The mayor of Burnaby says municipalities are not at the table for vital discussions on the province’s housing crisis even as Victoria prepares to download responsibilities to local government.
Speaking on the first day of the Union of BC Municipalities (UBCM) convention in Whistler, Mike Hurley said the provincial government intends to mandate responsibility for housing to local government later this year.
He lamented, however, local government not having sufficient say in the process.
“If you’re not at the table, you’re part of the meal,” Hurley said.
The issue of housing has been one of major concern in areas throughout B.C. for years. It’s not just the issue of homeless that continues to increase in communities large and small. It’s also geared to B.C.’s growing population and the need to provide affordable housing for people moving to the province.
It was in June than then-housing minister David Eby said the province could force municipalities to increase housing stock.
Eby said Victoria had two avenues it could follow: to permit construction on provincial government-owned land and ignore local bylaws, or allow the minister of municipal affairs to override locally approved building projects if they were deemed not suitable or if insufficient density was used.
How that plays out with Eby, expected to win the NDP leadership and replace outgoing premier John Horgan, remains to be seen.
Hurley said supply must come with affordability. He dismissed the idea that supply alone would solve the issue.
“If supply alone is the answer, Metrotown would have the cheapest supply in Canada,” he said.
The area around the Burnaby mall complex has boomed in recent years as older buildings have made way for high-rises, changing the skyline of Metro Vancouver.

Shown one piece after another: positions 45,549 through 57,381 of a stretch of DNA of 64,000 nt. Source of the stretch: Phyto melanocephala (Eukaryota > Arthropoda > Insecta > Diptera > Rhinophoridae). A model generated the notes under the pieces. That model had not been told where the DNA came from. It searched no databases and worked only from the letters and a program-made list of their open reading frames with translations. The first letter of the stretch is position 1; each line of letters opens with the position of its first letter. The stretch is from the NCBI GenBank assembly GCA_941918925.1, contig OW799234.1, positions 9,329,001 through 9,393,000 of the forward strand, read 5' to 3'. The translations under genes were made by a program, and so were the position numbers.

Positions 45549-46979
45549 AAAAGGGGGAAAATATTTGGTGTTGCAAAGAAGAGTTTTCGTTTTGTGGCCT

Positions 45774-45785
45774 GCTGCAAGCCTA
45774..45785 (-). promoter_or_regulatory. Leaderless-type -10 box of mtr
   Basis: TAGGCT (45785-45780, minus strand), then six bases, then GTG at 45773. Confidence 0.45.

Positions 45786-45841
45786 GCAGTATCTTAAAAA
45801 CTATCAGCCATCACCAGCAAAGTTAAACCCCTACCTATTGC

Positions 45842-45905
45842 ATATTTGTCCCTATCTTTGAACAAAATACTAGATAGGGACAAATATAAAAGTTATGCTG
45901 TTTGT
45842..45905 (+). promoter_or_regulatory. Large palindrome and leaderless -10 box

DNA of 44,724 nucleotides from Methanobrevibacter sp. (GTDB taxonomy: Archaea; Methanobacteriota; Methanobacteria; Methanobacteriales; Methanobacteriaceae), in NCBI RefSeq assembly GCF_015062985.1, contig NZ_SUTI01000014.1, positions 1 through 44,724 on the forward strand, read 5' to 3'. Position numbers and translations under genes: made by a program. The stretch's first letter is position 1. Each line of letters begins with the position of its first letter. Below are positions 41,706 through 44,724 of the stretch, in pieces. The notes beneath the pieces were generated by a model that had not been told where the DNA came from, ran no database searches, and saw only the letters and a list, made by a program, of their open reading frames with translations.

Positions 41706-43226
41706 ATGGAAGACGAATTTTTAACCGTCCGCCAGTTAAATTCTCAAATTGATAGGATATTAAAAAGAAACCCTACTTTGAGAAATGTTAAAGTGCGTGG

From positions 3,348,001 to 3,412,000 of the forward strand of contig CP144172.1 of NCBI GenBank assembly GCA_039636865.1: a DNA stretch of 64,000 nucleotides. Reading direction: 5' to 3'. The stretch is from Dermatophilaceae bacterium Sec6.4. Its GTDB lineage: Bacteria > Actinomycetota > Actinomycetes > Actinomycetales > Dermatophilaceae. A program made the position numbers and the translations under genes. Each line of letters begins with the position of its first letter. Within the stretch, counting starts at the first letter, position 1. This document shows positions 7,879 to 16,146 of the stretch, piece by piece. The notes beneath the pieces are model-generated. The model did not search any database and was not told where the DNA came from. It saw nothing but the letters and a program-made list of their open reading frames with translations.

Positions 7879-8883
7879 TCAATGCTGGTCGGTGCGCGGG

However, Hurley said, senior levels of government have stuck to the refrain that everything wrong with housing is the fault of local government.
He cited an example of land the City of Burnaby donated for a housing development near the Royal Oak SkyTrain station east of Metrotown. Funding was to be provided through BC Housing, with on-site services, preparation needs and fees handled by the city.
Hurley noted city staff had to fill out 250 pages of forms; however, Hurley said, despite the strength of the application, the project was not selected for senior government funding.
“The model we have for building affordable housing is not working,” Hurley said. “In this case, 134 families do not have homes to live in.”
Coquitlam Coun. Craig Hodge echoed much of what Hurley said.
“Supply is only part of the issue and local governments can’t do it alone,” Hodge said. “This is going to require a collaborative approach.”
He said Coquitlam employs incentives for housing supply as well as having streamlined the development system. Hodge added developers can buy density with contributions to a fund, which has allowed the city to build an affordable housing fund.
Summerland Mayor Toni Boot suggested a review of co-op legislation to make it easier for such housing options to become established.
“It’s not all housing for people who are marginalized,” Boot said, adding much of the issues are about affordability for lower-income people.
The annual UBCM conference gives officials an opportunity to address issues impacting the province and its people. The convention wraps up Sept. 16.